Monthly Archives: February 2022
The parish of Easter Coker, near Yeovil, in Somerset, is fortunate to have a wealth of springs and sources. In the 1920s two springs, at Burton in the north of the parish (5332 1384) and in Coker Court Park to the south (5335 1233), met the needs of the majority of homes. There are stories that during the first world war village men patrolled these springs to guard against German spies poisoning the water. A few homes, notably at Foxholes and on Lodge Hill, are still supplied by spring water.
Sadly, some of these springs and streams have been piped underground. At the hamlet of Nash the spring is called Peter’s Hole (5387 1375; can anyone help explain this name?) The stream runs from the source through the now vanished hamlet of Sheepslake and into North Coker Park, a 19th century creation, where the water emerges as an overgrown pond behind iron railings then dips back underground where it used to meet a hydraulic ram that lifted the water up into tanks in the roof of North Coker House.
Going back in time, the Roman villa site at East Coker is situated close to a spring (5472 1393) that rises to the north of Dunnock’s Lane and trickles down to the cottages at Patchlake. A footpath flows this little stream along its course to Paviotts Mill in Coker Moor. Across the moor near Davole Farm (on Private land: 5524 1211) is what appears to be a little dew pond, but may be a spring called the Beauty spring (B.A Hackwell The story of our village 1953 p6.) rising there, close to the road from Sutton Bingham, an ealden herepath or ‘old army road’ according to a 9th century charter.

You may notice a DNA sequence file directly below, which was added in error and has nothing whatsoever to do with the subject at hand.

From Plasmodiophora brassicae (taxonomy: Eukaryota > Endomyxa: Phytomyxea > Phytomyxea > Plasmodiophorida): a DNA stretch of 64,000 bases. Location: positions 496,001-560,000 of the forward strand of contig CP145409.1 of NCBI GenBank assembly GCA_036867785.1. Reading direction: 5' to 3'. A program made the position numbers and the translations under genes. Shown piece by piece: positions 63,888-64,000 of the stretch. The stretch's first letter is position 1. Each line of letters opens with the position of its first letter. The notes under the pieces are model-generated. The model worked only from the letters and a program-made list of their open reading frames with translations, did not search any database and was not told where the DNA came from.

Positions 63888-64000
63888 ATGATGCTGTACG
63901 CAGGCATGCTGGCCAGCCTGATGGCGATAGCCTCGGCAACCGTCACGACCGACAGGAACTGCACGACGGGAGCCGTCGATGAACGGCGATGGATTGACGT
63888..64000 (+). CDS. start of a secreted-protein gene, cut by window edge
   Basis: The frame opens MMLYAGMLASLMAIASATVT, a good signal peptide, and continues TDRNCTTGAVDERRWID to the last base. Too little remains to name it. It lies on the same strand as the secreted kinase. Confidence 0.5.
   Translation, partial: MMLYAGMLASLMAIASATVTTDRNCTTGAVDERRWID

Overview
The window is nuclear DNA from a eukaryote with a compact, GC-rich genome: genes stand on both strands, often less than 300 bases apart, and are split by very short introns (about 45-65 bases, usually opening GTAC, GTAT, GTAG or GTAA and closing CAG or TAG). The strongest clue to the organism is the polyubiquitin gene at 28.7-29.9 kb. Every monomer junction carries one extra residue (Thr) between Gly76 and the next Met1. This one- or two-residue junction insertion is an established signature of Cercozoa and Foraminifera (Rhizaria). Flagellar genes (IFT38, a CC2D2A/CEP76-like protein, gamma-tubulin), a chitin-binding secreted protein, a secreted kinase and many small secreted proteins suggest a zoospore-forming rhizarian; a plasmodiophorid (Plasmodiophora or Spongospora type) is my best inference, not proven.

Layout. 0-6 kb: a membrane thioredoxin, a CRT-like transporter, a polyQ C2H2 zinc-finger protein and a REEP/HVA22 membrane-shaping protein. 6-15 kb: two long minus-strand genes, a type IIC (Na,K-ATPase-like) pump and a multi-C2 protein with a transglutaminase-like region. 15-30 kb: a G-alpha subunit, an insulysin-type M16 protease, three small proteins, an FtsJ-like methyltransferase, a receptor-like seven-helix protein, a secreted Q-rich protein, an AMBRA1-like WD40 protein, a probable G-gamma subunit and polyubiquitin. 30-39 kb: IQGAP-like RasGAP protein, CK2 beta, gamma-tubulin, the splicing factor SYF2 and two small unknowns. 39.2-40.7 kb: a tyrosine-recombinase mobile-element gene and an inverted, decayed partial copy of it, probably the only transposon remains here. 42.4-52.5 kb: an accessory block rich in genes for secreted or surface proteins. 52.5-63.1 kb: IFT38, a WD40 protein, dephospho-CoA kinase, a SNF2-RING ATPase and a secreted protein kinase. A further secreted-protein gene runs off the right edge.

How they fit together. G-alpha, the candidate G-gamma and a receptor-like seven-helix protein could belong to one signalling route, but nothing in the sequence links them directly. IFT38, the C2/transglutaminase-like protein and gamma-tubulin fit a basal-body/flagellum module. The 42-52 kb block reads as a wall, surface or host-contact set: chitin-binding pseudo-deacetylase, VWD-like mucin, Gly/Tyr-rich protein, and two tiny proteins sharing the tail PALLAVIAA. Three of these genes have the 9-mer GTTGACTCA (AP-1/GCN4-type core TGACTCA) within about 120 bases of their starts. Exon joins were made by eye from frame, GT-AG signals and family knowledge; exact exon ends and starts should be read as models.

In the village of East Coker itself the spring in Coker Court Park (see above) runs down from an overgrown reservoir where villagers could once collect water from a pump, and through the broken remains of a stone-edged pond that might once have supplied the oce for an ice house in a field at the other end of the track across the park. The stream then meanders round to west wells where, in the front garden of one of these cottages, there is a medieval stone washing place which can be seen from the road. The stream then runs along the roadside past the Helyar Arms pub, before doubling back and making its way across the moor.
In Coker Moor itself is ne of the most impressive wells in the parish, known as Blackwells (5497 1302), where the rusty-coloured water of this chalybeate spring bubbles to the surface to fill a small stone surrounded pond or drinking place for cattle, built by a local farmer. Blackwells water is said to be good for eyes. It can be approached from the telephone kiosk in North Coker where you go down a rough track called Moor Lane, past the sewage works until you reach a gate to a large field called Moor Field. Walk around the edge of the field in either direction and you will come to Blackwells in the far corner. The farmer allows access to this field and it is a popular place for villagers to walk.